New study suggests changing breast screening programme timelines would increase detected cases and uptake – QMUL

A new study led by Queen Mary University of London, published in the Journal of Medical Screening, has found that using a longer interval between screens but a higher uptake in the NHS screening programme for breast cancers could detect more cancers early than with the current interval and uptake rates. For example, a four year interval with 62% uptake would lead to 295 screen detected cancers per 10,000 invited, compared with 222 cancers with a 3-year round.
Professor Stephen Duffy from Queen Mary who led the study, in collaboration with researchers from NHS England and Improvement, University College London and Peel & Schriek Consulting Limited, used statistical modelling to estimate the differences made by altering screening timelines, and policies to promote uptake. The study used published research results as well as statistics from the NHS Breast Screening programme.
The research found that a greater total number of cancers would be screen detected with a 4 year round length and increased uptake, and therefore potentially detected at an earlier stage. Existing data shows that the five year survival rate for women with breast cancer is substantially higher when detected at the earliest stage (98%) compared to the latest (26%).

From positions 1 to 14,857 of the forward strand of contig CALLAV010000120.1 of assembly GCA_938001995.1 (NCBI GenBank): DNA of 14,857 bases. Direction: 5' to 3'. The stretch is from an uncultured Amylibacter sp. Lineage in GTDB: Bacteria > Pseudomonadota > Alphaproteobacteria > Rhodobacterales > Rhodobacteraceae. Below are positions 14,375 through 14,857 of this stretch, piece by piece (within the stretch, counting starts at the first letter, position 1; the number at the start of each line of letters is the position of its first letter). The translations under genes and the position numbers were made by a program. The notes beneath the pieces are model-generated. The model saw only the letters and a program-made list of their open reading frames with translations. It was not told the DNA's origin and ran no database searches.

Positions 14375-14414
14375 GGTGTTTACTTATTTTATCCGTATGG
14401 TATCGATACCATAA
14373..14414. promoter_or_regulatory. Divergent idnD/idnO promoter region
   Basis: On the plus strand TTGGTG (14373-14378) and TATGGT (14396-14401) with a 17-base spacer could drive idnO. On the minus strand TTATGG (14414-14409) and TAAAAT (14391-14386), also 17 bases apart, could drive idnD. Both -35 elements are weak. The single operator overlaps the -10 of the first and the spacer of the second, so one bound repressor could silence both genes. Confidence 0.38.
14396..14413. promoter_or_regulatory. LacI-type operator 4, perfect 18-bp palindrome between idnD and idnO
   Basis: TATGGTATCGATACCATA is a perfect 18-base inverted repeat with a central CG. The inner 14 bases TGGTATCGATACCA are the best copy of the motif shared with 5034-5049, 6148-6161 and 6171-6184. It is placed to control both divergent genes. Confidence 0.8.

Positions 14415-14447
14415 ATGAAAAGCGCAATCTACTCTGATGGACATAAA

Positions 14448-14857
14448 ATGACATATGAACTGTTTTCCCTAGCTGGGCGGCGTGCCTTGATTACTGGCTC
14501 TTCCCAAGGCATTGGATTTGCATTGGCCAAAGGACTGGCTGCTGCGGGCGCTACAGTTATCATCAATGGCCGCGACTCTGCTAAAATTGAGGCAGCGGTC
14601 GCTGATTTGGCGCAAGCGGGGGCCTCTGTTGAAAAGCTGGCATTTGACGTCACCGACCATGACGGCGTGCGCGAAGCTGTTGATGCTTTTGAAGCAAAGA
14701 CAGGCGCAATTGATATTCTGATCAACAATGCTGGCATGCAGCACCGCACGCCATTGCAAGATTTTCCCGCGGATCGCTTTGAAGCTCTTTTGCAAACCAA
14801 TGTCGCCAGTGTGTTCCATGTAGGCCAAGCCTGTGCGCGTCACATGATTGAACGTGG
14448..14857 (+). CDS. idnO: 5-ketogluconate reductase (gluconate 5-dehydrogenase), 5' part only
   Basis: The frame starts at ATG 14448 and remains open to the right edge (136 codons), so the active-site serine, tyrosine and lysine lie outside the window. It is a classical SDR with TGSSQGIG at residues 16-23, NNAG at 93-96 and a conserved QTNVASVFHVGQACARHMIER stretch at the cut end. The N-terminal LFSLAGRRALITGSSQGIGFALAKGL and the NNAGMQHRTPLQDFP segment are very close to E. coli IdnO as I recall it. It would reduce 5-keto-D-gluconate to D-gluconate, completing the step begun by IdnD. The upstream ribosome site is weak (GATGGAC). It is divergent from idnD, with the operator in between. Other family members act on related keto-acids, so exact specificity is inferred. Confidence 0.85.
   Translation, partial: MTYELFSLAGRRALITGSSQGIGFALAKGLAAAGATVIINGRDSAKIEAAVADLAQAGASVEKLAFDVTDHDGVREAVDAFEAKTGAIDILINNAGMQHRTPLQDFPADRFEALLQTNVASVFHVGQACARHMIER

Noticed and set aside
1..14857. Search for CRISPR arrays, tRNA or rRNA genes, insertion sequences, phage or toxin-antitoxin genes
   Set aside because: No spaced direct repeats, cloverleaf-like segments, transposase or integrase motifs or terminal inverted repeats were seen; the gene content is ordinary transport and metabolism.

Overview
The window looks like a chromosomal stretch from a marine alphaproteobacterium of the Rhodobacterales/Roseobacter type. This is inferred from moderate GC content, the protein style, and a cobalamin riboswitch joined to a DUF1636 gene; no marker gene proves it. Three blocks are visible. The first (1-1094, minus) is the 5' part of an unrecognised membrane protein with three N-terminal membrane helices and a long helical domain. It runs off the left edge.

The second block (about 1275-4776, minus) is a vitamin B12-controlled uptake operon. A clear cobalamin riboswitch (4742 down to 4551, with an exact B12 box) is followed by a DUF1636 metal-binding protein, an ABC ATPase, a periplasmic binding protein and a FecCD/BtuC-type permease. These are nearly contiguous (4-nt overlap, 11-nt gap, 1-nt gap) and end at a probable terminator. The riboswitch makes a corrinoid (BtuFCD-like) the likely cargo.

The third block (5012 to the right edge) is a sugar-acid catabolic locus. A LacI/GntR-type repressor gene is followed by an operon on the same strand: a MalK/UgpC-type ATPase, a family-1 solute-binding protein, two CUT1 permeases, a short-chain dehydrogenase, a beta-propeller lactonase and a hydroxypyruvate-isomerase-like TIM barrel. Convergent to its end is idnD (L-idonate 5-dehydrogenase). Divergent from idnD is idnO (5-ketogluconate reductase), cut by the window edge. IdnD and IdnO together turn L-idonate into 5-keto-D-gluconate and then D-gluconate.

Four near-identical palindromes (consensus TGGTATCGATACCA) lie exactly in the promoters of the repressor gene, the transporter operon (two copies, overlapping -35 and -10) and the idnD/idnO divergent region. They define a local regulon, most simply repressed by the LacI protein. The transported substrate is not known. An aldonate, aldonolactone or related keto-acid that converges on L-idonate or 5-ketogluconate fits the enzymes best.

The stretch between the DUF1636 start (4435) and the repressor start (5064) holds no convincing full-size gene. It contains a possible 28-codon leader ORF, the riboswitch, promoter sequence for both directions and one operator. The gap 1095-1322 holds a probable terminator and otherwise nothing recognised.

The NHS breast screening programme in England invites around three million asymptomatic women and detects around 19,000 breast cancers each year. The programme currently issues open invitations, following which women must actively make an appointment themselves. This leads to lower uptake than the previous policy of sending an appointment date, time, and place with the invitation, although it means faster coverage of the eligible population by invitation, and therefore closer adherence to a round length of three years.
However, prior to the pandemic, the NHS Breast Screening Programme opted to send timed and located appointments when sending out invitations, as opposed to open appointments.
The results suggest that it may be more productive for early detection to focus on uptake, rather than round length in the programme’s recovery from the pandemic. Study authors do not advocate longer intervals between screens but conclude that some sacrifice of round length could be beneficial in the subsequent higher number of women who will attend screening appointments.
Professor Stephen Duffy from Queen Mary University of London said: “No one wants slippage of the screening interval. However, in this period of recovery following the COVID-19 pandemic, it is worth considering all the options. Uptake is an important factor in success of the programme. Invitation to screening only saves lives if that invitation is accepted.” 
Further information
For media information, contact:
Queen Mary University of London
Mile End Road
London E1 4NS
+44 (0) 20 7882 5555


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